Chaos Continues in Guantánamo Death-Penalty Trial, As Another Military Judge Quits

The already chaotic Guantánamo death-penalty trial of Abd al Rahim al Nashiri, accused of orchestrating the October 2000 attack on the U.S. Navy destroyer USS Cole, hit another snag as the most recent judge assigned to preside over the controversial proceedings will be leaving the military and quitting the case. In a January 4, 2019 appellate pleading recently obtained by the McClatchy News Service, prosecutors advised the U.S. Court of Appeals for the District of Columbia Circuit that Air Force Colonel Shelley Schools (pictured), assigned in August 2018 as the third judge to preside over the USS Cole military tribunal, one month later accepted an offer to become an immigration court judge and “intends to retire from the military in the near future.” Schools’s retirement leaves the Guantánamo tribunal yet again without a judge to handle pretrial proceedings.

Schools was assigned the case after former judge and Air Force Colonel Vance Spath also retired from the military to become a civilian immigration judge. Spath’s retirement followed months of frustration over developments in Nashiri’s case. In October 2017, Nashiri’s entire civilian legal team resigned from the case, alleging that the government had illegally eavesdropped on their legal meetings, leaving Nashiri to be represented by a single military lawyer, Lieutenant Alaric Piette, who was five years out of law school and had never tried a murder case. In November 2017, Spath found Brigadier General John Baker, the Chief Defense Counsel for the Military Commissions Defense Organization, guilty of criminal contempt for allowing the resignations and sentenced him to 21 days of confinement. However, Harvey Rishikof, who at that time served as the Convening Authority of all of the Guantánamo tribunals, released Baker from confinement, and a federal court later overturned Baker’s contempt conviction. Then, during a January 2018 pretrial hearing, Spath criticized Piette for seeking a continuance in the case until expert death-penalty co-counsel could be appointed, telling him to “engage in self help” by attending special training to become “more comfortable handling capital matters.” Media reports described an exasperated Spath as having delivered “a 30-minute monologue” venting his frustration over having his orders ignored, alleged inaction by Pentagon officials to help him return civilian counsel to the case, and uncertainty over his authority raised by Baker’s actions. In February 2018, Spath indefinitely suspended Nashiri’s trial because of the lack of counsel.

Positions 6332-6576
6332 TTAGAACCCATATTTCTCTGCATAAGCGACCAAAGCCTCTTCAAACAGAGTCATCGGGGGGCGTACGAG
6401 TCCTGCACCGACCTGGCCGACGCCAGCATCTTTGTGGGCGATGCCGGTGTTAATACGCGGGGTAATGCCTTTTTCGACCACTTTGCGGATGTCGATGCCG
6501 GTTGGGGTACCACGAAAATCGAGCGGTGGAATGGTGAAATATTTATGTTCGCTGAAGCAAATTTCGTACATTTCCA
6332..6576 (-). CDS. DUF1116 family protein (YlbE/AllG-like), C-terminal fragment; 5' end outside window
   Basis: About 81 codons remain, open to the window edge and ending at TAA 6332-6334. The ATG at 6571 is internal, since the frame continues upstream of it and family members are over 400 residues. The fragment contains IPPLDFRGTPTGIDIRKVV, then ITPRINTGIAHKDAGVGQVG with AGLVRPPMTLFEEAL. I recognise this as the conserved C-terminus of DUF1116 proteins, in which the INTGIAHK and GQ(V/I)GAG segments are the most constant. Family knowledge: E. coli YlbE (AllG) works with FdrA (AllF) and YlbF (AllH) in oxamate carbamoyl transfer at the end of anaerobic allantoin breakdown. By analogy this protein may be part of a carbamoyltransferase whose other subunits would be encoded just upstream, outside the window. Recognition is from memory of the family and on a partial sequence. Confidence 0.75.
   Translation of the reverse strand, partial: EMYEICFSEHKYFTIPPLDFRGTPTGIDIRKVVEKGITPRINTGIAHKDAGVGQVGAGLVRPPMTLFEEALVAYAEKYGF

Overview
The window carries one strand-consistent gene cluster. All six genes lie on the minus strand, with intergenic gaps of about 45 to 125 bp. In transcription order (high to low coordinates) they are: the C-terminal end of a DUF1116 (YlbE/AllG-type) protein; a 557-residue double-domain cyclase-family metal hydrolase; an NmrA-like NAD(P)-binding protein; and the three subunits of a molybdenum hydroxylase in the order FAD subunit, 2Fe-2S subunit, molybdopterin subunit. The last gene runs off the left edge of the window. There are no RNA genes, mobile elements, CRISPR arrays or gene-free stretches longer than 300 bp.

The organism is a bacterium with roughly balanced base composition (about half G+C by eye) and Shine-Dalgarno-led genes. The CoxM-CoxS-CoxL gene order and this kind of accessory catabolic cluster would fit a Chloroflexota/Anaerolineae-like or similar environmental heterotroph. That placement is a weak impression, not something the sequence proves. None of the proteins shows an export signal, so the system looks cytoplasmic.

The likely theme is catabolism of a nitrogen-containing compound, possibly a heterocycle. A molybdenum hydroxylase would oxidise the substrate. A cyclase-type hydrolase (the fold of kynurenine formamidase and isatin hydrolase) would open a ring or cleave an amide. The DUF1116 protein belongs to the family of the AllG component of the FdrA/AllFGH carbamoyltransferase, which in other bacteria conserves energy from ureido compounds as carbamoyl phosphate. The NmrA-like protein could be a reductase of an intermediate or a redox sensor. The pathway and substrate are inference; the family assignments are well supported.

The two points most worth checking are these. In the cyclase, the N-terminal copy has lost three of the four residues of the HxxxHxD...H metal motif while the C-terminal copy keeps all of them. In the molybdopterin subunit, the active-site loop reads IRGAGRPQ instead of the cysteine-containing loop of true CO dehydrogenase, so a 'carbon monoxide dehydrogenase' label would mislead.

It is unlikely that Schools will preside over any developments in the USS Cole case before she joins the immigration court in the summer of 2019. The case is currently on appeal in federal court, where Nashiri’s lawyers are seeking to vacate the rulings made by Spath during a three-year period in which he secretly pursued appointment of the civilian immigration judge job at the Department of Justice (DOJ), while presiding over Nashiri’s military tribunal case, which was being handled by DOJ prosecutors.

The USS Cole case has been plagued by other controversies, as well. Nashiri’s lawyers previously challenged the constitutionality of his detention in military custody because the CIA admittedly subjected him to 14 years of “physical, psychological and sexual torture.” They also unsuccessfully argued that he should be tried in civilian, rather than military, court.

(Carol Rosenberg, New USS Cole case judge quitting military to join immigration court, Miami Herald, January 7, 2019.) See Guantánamo and U.S. Military.